The question isn’t answered because it’s time for Stephen A. to get his airtime with the interview …. after T.O. explains that owner Jerry Jones called him to tell him to be careful with what he says:

One question that’s worth documenting:

Q: How much of it is the media and how much of it you (in regards to how he’s portrayed)?
A: I been at fault at some. But I guarantee you, um, it’s like, you have a hero and you have a villian. You know. It’s like the league, the ESPN, they have their heroes and they have their villians. I happen to fall in the villian category. And that’s hard to swallow. Because I know what type of person I am. You ask the right people, they’ll tell you wholeheartedly I am a good person. … If I gotta go against all the networks in the world, then I won’t win that battle. Every pannel on every network can say I’m selfish. So what. I’m good because I do the necessary things on the field to sit up in front of you and say that I’m good.”

Maybe ask ESPN reporter Ed Werner what kind of person Owens is. (Story on linked here).

==A recap of Part I of the interview that aired Tuesday (linked here).

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L.A.’s top ’08 sports moments … rock the vote


The Los Angeles Sports Council’s annual “Greatest Moments in Sports” for 2008 in the Los Angeles/Orange County area has launched balloting at its website ( allowing everyone to click a vote in 18 different categories.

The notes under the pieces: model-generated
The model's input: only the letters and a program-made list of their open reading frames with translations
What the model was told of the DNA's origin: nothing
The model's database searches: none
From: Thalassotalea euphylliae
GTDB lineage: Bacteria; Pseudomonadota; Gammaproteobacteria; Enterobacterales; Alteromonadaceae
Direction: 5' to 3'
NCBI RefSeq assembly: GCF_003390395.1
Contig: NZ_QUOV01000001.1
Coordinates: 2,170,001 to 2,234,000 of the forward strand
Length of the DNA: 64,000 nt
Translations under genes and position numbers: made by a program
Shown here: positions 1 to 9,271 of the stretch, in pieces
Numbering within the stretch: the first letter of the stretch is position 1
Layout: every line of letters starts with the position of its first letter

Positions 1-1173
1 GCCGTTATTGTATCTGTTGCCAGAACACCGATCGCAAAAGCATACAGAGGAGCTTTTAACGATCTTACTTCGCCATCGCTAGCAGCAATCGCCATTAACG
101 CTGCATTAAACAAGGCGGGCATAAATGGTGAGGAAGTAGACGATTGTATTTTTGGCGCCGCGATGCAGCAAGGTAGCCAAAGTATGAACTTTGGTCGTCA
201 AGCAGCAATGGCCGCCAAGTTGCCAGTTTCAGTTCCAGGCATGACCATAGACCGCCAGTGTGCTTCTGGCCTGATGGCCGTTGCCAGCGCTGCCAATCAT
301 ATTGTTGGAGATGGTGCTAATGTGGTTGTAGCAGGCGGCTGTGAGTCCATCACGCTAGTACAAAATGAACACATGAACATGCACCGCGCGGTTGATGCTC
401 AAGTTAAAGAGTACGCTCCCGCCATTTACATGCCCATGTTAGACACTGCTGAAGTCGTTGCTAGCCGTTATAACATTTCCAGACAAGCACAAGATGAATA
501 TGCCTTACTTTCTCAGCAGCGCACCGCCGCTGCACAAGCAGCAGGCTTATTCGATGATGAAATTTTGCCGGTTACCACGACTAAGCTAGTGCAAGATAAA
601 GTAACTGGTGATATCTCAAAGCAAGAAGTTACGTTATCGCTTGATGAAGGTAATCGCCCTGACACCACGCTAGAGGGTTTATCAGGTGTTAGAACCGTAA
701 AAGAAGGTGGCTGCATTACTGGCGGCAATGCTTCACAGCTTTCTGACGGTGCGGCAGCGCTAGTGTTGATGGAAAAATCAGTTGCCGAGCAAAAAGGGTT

Voting ends Jan. 15, with the winners announced at the fourth annual L.A. Sports Awards at the Beverly Hilton on Jan. 23, which will be televised by FSN Prime Ticket.

Again the definition of a “sports moment” — anything from a specific instant in time — such as a winning goal, hit or shot — to a special event, individual or team record, or career achievement. A media panel will select and rank the overall Top 10 moments of the year and also will select the Sportsman, Sportswoman, Sports Executive, Coach, and overall Greatest Moment of the Year.

Now, would any of the moments from 2008 make it into the 100 Greatest Sports Moments in L.A. history (determined in 1995)? (linked here).